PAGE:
Pudding Lane

Bank St

Bill arrives a couple of minutes later. Bill’s from Greece and is a 2nd year video student at UCCA.

“High Street: Beautiful, sunny day, Gabriels Hill full of people. Small path next to the hills entrance seems “neglected”, “unnoticed”. Interesting angles. Stairs. Dead End: A closed door leading to the Chequers Shopping Centre. Full of graffiti. I decide to take the first right instead of the second. Path leading to a lower level, behind the buildings. First left: Another dead end: A door leading to the inside of The Mall.

I decide to take the first right and follow my algorithm from the beginning.

Mysterious small street at the back of High Street’s building. Tranquillity. A man smoking/taking a break. The street leads straight to Grabriels Hill right in front of a Kebab Restaurant. It is a rather “voyeuristic” view.


I decide to move down Gabriel’s Hill, restarting the algorithm. Second right: At Maidstone’s main street, parallel to High Street. Second Right: Another small, tranquil street."

Bills photo

Bills photo

Bills photo


Bill really enjoyed the derive. He was amazed by the amount of alleyways and once taken the amazing quiet, leaving the buzz of street life behind.”

Laura and Louise have lived in Maidstone most of their lives.

Louise comes back first and is surprised that even though she knows the town well the experience threw up some interesting surprises. The fact that the algorithm kept taking her back to Fremlin Walk, even though she desperately wanted to go somewhere else. Even though she didn’t want to linger in Market Buildings as she felt she knew it well there were still things to draw her attention.

“High Street, Pudding Lane, buses, pollution, traffic.

Pudding Lane, lots of warning signs. Quaint T-shop.

Fremlin Walk – House of Fraser. Dead end. Corporate, clean. Plastic plants, brick walls shopping, lots of shopping. Souless.

Fremlin Walk. Drawn to open circular space. View of museum, people sitting/chatting. Framed architecture.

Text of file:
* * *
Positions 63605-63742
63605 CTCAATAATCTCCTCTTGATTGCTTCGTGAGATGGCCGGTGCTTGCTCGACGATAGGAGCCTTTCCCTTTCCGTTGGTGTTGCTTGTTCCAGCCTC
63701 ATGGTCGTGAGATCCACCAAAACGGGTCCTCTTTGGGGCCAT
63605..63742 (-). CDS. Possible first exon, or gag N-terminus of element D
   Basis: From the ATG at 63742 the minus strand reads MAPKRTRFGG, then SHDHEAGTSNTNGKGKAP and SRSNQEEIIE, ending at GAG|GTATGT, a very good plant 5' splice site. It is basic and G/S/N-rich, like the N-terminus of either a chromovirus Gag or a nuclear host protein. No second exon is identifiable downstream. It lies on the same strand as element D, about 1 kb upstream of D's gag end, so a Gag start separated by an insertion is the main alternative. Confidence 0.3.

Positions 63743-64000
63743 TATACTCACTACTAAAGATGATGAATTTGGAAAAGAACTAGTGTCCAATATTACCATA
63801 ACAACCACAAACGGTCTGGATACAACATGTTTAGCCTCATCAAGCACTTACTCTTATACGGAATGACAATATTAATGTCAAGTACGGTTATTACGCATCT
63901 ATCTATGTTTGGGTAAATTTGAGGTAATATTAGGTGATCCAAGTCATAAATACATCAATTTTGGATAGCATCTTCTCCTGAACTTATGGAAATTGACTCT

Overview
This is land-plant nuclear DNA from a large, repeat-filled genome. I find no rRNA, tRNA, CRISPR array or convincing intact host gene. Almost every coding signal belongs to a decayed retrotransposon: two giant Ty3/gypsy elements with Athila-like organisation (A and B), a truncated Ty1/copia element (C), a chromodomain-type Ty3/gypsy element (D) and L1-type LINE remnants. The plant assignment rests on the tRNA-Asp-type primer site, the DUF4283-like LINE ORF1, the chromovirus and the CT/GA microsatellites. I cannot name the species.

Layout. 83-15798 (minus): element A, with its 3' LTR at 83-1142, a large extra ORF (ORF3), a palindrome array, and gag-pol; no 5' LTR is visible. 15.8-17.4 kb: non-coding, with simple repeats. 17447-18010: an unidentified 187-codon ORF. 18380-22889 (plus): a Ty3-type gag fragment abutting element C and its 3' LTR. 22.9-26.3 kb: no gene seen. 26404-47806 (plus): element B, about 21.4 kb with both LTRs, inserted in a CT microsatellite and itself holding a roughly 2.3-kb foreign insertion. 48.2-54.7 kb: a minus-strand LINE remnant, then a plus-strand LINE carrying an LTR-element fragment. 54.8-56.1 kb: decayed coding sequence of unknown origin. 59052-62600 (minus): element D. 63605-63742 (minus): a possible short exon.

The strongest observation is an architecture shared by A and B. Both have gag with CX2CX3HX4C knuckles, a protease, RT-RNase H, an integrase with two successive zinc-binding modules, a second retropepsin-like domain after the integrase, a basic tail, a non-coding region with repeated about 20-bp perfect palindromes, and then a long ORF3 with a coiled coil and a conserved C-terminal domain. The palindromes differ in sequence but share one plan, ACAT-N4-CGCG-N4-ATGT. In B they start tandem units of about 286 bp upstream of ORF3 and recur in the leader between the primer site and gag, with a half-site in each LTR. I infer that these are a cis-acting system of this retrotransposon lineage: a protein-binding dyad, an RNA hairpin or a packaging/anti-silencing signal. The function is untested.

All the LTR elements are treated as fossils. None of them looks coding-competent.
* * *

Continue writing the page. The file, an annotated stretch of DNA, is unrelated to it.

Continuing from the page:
Back to route – officials – suits – purple/grey/beige

Back to Fremlin – don’t want to go back – turn back on steps towards Pudding Lane.

Medway street – rooftops and car parks.

Avis car hire – beautiful buildings, gated swamped by Fremlin Walk.

Fairmeadow – over lights to river – walk blocked by barrier. River to my right narrowing path – decide to take it – bit scared. Risked life crossing the road to aspects – new development oasis of tranquillity beside a dual carriageway!”

Fremlin Walk

Fremlin Walk

Pudding Lane

Laura followed.

"Windy street, bright sunlight.

1st picture – deadend 1st left gated entrance ended up in public toilets! Bizarre sign – “please don’t take the toilet seats”.

Deadend – alleyway took me into back of Yumm Yumm’s! Secret passageway – smelly drains! Looks from people, started filming. Drawn to one yellow brick painted on side of building. Started again at end of Rose Yard/Earl Street area. Through busy town up side road – quiet courtyard back of buildings – tree lined (James Court).

Turned up Union street, deadend. Church entrance. Drawn to ophthalmic. Sad building, lots of memories as a child."


We exchanged photos and videos, ate a sandwich and each departed in separate directions.

On the way home I found this sitting on a wall outside Kent CC offices.

home and away2

The Moon Over Maidstone

I was wandering back from the Druids after a meeting with AQQ editor Mark Hewitt and Mark Barnes, the 'worlds fourth greatest illustrator' his words, not mine - it was just getting dark and it occured to me that even in the most edgiest of places the romantic qualities of place can be found (or is that more like, after a couple of small sherrys the most romantic side of me emerges!) Perceptions of place - a constant quest.

This was my thought... kindly reworded by John...

"There was a crescent moon shining above the Methodist Church in Week Street. Opposite glowed the golden arches of new god of Mc Donald’s. Young lovers sat and super-sized themselves in their temple of fast food where once they swooned beneath the moon."

Sunday, 15 April 2007

The Maiden Stone and the Earth Grid

Maidtsone is a place of great antiquity. One reading of the name is that it is derived from ‘The Stone of the Maidens’. E.O. Gordon writes that "Maiden" is a corruption of the Sanskrit and Arabic term Maidan meaning "an open place of public meeting". The stone being the signifier of this place of gathering, possibly part of a large stone circle such as the Merry Maidens in Cornwall.

As such a place of antiquity it sits upon large concentrations of earth energy with a ley line running through the town. Some marginal Christian cults believe Maidstone to be part of the Earth Grid and “the bizarre lattice patterns of Satan. “ One such cult recently travelled through Kent tracing “the effects that prayer warfare has had on this area. “

“As we come through Maidstone we note that there is
quite a bit of activity through Maidstone. There is a
church to the south that is connected. You will notice
that there are many places of antiquity along these
lines too and different places like crossroads that
hold quite a activity of Satanic influences. You can
see too as we travel across a place called Godstone
the `stones' are quite relevant to the situation too.
One with `god' on it, obviously. “